Funding: This work was supported by the 13th Five-Year National Science and Technology Support Program (No. 2015BAI13B04) and the Chinese Academy of Medical Sciences (CAMS) Innovation Fund for Medical Science (CIFMS, No. 2017-I2M-3-007).


Footnote

Reporting Checklist: The authors have completed the STROBE reporting checklist. Available at http://dx.doi.org/10.21037/atm-20-4879

Data Sharing Statement: Available at http://dx.doi.org/10.21037/atm-20-4879

Conflicts of Interest: All authors have completed the ICMJE uniform disclosure form (available at http://dx.doi.org/10.21037/atm-20-4879). The authors have no conflicts of interest to declare.

Ethical Statement: The authors are accountable for all aspects of the work in ensuring that questions related to the accuracy or integrity of any part of the work are appropriately investigated and resolved. Our study was performed in compliance with the Declaration of Helsinki (as revised in 2013). This study method was approved by the Peking Union Medical College Hospital Review Board (No. JS-1151). The need for written informed consent was waived because of the retrospective nature of the study, and the data set was deidentified in order to protect patient privacy.

Open Access Statement: This is an Open Access article distributed in accordance with the Creative Commons Attribution-NonCommercial-NoDerivs 4.0 International License (CC BY-NC-ND 4.0), which permits the non-commercial replication and distribution of the article with the strict proviso that no changes or edits are made and the original work is properly cited (including links to both the formal publication through the relevant DOI and the license). See: https://creativecommons.org/licenses/by-nc-nd/4.0/.


References

  1. Joshi D, James A, Quaglia A, et al. Liver disease in pregnancy. Lancet 2010;375:594-605. [Crossref] [PubMed]
  2. Larson SP, Kovilam O, Agrawal DK. Immunological basis in the pathogenesis of intrahepatic cholestasis of pregnancy. Expert Rev Clin Immunol 2016;12:39-48. [Crossref] [PubMed]
  3. Geenes V, Williamson C. Intrahepatic cholestasis of pregnancy. World J Gastroenterol 2009;15:2049-66. [Crossref] [PubMed]
  4. Lammert F, Marschall HU, Glantz A, et al. Intrahepatic cholestasis of pregnancy: molecular pathogenesis, diagnosis and management. J Hepatol 2000;33:1012-21. [Crossref] [PubMed]
  5. Laifer SA, Stiller RJ, Siddiqui DS, et al. Ursodeoxycholic acid for the treatment of intrahepatic cholestasis of pregnancy. J Matern Fetal Med 2001;10:131-5. [Crossref] [PubMed]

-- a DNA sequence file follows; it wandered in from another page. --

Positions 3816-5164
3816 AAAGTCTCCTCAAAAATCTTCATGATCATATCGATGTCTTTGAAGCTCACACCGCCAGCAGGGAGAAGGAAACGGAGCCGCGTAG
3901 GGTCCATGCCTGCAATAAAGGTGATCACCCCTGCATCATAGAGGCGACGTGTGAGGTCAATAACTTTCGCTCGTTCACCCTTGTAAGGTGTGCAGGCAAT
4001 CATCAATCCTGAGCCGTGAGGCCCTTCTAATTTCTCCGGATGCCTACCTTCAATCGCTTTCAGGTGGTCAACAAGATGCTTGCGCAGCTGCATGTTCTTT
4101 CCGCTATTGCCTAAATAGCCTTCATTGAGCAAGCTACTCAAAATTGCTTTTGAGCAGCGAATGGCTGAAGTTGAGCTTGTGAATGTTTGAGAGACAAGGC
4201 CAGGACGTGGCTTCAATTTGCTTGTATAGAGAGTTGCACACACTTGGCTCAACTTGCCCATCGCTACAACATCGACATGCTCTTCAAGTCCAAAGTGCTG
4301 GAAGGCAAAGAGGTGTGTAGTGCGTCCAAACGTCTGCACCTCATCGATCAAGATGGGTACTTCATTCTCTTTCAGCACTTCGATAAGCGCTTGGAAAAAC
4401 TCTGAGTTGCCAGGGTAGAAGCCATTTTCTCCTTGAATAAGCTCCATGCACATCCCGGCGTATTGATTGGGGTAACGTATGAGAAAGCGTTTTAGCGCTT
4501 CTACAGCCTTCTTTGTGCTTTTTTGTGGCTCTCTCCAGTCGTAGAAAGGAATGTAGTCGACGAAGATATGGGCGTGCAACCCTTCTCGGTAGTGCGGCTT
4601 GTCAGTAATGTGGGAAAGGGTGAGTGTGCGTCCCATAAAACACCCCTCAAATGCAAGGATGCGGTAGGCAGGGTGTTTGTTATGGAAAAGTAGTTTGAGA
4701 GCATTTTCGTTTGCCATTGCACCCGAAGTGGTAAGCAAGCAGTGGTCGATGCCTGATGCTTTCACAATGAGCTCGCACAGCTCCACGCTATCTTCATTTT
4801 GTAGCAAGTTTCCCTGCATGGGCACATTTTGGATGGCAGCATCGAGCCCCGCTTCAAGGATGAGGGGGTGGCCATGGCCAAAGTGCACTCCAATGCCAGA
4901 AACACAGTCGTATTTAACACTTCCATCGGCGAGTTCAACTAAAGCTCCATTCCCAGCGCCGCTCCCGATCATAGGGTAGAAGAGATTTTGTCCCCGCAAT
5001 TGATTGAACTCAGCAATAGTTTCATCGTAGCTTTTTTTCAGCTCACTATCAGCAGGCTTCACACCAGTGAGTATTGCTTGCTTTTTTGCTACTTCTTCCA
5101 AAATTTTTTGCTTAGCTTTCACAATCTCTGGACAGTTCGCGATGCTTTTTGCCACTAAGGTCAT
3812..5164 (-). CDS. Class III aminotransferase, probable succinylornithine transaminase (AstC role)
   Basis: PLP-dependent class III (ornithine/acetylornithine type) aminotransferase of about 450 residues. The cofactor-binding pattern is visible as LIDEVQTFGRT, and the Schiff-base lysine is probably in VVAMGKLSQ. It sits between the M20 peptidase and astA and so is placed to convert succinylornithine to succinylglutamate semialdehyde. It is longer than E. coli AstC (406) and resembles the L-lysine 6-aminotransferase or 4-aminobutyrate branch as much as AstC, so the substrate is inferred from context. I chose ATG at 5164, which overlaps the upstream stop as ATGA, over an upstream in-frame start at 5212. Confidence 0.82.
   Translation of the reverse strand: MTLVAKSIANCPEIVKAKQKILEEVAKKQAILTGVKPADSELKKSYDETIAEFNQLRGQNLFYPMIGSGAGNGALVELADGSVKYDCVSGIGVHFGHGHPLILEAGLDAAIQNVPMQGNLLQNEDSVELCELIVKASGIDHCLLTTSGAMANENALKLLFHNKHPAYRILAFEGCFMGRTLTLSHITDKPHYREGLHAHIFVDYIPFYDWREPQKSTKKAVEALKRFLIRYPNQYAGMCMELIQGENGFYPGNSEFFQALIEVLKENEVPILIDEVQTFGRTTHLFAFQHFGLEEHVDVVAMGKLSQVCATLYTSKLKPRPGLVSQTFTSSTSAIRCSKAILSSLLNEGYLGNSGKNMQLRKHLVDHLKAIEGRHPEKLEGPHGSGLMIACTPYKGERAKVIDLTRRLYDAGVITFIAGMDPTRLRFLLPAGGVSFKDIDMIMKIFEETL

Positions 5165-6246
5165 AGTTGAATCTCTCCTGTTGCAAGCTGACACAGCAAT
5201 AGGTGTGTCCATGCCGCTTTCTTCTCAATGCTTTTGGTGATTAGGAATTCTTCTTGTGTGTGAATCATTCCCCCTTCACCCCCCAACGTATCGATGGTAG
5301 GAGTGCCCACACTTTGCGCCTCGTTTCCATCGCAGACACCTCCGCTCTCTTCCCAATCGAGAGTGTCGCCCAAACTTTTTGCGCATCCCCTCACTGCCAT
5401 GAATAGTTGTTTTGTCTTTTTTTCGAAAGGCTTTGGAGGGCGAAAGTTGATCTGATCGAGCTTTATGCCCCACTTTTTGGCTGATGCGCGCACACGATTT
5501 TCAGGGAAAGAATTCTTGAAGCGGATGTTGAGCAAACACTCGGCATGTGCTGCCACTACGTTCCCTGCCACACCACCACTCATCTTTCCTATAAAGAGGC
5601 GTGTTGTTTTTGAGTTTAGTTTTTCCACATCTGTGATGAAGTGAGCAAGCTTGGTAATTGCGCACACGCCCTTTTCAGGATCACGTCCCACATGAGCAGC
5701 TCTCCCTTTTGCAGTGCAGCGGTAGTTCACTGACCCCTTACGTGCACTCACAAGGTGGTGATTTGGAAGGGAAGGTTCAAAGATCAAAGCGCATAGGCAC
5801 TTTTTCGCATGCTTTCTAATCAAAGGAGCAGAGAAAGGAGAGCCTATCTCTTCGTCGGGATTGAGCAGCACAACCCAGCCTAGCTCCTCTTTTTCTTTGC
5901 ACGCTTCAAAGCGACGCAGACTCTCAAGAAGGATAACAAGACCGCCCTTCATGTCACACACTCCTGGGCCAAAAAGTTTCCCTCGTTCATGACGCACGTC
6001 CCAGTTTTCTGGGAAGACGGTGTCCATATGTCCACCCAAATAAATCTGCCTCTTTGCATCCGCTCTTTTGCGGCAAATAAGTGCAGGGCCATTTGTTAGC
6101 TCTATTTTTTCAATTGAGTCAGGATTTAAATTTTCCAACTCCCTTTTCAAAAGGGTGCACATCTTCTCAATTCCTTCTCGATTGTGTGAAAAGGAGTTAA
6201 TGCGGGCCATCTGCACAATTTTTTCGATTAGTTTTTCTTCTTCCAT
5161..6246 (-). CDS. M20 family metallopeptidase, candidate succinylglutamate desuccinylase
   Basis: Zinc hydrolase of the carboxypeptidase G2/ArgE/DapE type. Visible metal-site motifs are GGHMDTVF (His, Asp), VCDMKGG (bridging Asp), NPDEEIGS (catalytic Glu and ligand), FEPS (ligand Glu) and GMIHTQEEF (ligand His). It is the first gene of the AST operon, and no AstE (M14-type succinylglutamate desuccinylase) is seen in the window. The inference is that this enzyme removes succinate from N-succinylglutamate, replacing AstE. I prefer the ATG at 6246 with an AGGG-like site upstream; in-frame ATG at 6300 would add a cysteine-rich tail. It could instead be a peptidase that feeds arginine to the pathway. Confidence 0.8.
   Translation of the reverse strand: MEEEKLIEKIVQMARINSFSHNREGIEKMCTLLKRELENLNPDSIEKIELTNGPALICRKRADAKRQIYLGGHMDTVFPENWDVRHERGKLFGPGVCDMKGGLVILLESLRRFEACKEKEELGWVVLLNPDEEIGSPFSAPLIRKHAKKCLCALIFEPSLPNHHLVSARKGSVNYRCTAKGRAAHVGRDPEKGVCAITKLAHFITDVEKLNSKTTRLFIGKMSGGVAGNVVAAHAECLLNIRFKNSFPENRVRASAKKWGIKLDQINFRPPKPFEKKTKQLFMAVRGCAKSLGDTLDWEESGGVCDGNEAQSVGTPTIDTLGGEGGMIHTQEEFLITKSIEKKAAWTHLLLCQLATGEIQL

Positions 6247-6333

6. Lee RH, Goodwin TM, Greenspoon J, et al. The prevalence of intrahepatic cholestasis of pregnancy in a primarily Latina Los Angeles population. J Perinatol 2006;26:527-32. [Crossref] [PubMed]
  7. Li L, Zhao XY, Ou XJ, et al. Clinical analysis of intrahepatic cholestasis of pregnancy. Zhonghua Gan Zang Bing Za Zhi 2013;21:295-8. [PubMed]
  8. Geenes V, Chappell LC, Seed PT, et al. Association of severe intrahepatic cholestasis of pregnancy with adverse pregnancy outcomes: a prospective population-based case-control study. Hepatology 2014;59:1482-91. [Crossref] [PubMed]
  9. Wikström Shemer E, Marschall HU, Ludvigsson JF, et al. Intrahepatic cholestasis of pregnancy and associated adverse pregnancy and fetal outcomes: a 12-year population-based cohort study. BJOG 2013;120:717-23. [Crossref] [PubMed]
  10. Arthuis C, Diguisto C, Lorphelin H, et al. Perinatal outcomes of intrahepatic cholestasis during pregnancy: an 8-year case-control study. PLoS One 2020;15:e0228213. [Crossref] [PubMed]
  11. Arafa A, Dong JY. Association between intrahepatic cholestasis of pregnancy and risk of gestational diabetes and preeclampsia: a systematic review and meta-analysis. Hypertens Pregnancy 2020;39:354-60. [Crossref] [PubMed]
  12. Martineau M, Raker C, Powrie R, et al. Intrahepatic cholestasis of pregnancy is associated with an increased risk of gestational diabetes. Eur J Obstet Gynecol Reprod Biol 2014;176:80-5. [Crossref] [PubMed]
  13. Mor M, Shmueli A, Krispin E, et al. Intrahepatic cholestasis of pregnancy as a risk factor for preeclampsia. Arch Gynecol Obstet 2020;301:655-64. [Crossref] [PubMed]
  14. Raz Y, Lavie A, Vered Y, et al. Severe intrahepatic cholestasis of pregnancy is a risk factor for preeclampsia in singleton and twin pregnancies. Am J Obstet Gynecol 2015;213:395.e1-8. [Crossref] [PubMed]
  15. Marathe JA, Lim WH, Metz MP, et al. A retrospective cohort review of intrahepatic cholestasis of pregnancy in a South Australian population. Eur J Obstet Gynecol Reprod Biol 2017;218:33-8. [Crossref] [PubMed]
  16. Martineau MG, Raker C, Dixon PH, et al. The metabolic profile of intrahepatic cholestasis of pregnancy is associated with impaired glucose tolerance, dyslipidemia, and increased fetal growth. Diabetes Care 2015;38:243-8. [Crossref] [PubMed]
  17. Obstetrics Subgroup, Chinese Society of Obstetrics and Gynecology, Chinese Medical Association. Guidelines for diagnosis and treatment of intrahepatic cholestasis of pregnancy (2015). Zhonghua Fu Chan Ke Za Zhi 2015;50:481-5. [PubMed]
  18. American College of Obstetricians and Gynecologists. Hypertension in pregnancy. Report of the American College of Obstetricians and Gynecologists' task force on hypertension in pregnancy. Obstet Gynecol 2013;122:1122-31. [PubMed]
  19. American Diabetes Association. Standards of medical care in diabetes. Diabetes Care 2013;36:S11-66. [Crossref] [PubMed]